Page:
When Burton’s name was announced, his lips quivered. His eyes watered. A video over his head featuring his former Star Trek castmates and other friends congratulated him for being the first person from the arts to win the prize. After the preamble ended, draped with the Inamori medal around his neck, he stepped to the side of the stage, exhaled and cried.
His acceptance speech focused less on himself and more on the four people in his life who inspired him most: his mother Erma Gene Christian, Alex Haley, Gene Roddenberry and Fred Rodgers. Each of them gave something to Burton that he said made him the man he is today.
His mother gave Burton the love of reading. Christian was the first person in her family to graduate from college, at the age of 17 from Philander Smith College.
“Seeing my mother read for pleasure made an impact,” said Burton. “It communicated to me that reading for pleasure, not just for knowledge but for enjoyment, was one of the benefits of being human.”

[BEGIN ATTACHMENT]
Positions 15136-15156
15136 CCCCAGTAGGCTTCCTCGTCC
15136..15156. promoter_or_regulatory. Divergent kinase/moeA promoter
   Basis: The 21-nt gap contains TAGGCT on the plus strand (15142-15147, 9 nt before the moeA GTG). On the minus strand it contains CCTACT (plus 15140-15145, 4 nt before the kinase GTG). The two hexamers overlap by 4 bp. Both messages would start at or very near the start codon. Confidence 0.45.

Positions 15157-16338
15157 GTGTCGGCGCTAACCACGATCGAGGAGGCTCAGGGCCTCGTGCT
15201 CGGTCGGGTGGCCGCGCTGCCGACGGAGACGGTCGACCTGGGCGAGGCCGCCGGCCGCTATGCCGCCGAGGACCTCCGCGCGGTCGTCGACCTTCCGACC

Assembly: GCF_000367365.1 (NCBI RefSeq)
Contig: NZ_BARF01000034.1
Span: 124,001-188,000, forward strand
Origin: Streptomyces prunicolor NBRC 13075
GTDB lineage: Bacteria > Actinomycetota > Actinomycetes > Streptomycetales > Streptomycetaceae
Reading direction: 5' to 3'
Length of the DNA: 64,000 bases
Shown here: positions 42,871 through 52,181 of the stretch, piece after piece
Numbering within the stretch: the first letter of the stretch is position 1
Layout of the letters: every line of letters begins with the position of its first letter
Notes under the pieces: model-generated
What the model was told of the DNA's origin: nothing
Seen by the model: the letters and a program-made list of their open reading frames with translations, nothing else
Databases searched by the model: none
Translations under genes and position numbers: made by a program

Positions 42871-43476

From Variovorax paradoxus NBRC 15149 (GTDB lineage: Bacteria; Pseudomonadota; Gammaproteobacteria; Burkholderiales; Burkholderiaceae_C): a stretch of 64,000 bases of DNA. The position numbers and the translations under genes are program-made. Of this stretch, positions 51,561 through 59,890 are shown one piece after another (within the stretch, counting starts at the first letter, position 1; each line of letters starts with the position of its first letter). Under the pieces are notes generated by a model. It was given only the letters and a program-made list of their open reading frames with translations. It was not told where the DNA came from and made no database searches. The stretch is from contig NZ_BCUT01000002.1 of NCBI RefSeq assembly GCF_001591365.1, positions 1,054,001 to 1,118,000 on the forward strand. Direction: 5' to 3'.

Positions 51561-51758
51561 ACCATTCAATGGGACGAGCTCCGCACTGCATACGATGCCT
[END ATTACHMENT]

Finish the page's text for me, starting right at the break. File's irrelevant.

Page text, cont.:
Burton believes reading is the ability to be free. Without the ability to understand a text, there is no way to verify information or to learn more about the world in ways that do not require direct experience. With literacy, you become open to not only the real world outside your door but to the imaginary ones inside your own mind.
“If you are literate in at least one language, you are free,” said Burton. “No one can imprison your mind, no one can put shackles on your imagination.”
Burton ended each episode of “Reading Rainbow” with “you don’t have to take my word for it,” to establish that his viewers could use the power of literacy to form their own opinions on the issues and stories he discussed.
Burton earned a full scholarship to the University of Southern California, but the scholarship did not cover books or fees. His mother took a night job waiting tables so Burton could pursue his dream of becoming an actor.
“I am the man that I am because of that woman’s love,” he said.
Alex Haley, the writer of “Roots,” a novel and television mini-series based on his family history. Haley begins the story with Kunta Kinte, a West African who was kidnapped, enslaved and brought to the U.S., and writes about his descendants up to the present day. Burton said Haley’s ability to be present and compassionate inspired him as much as his writing.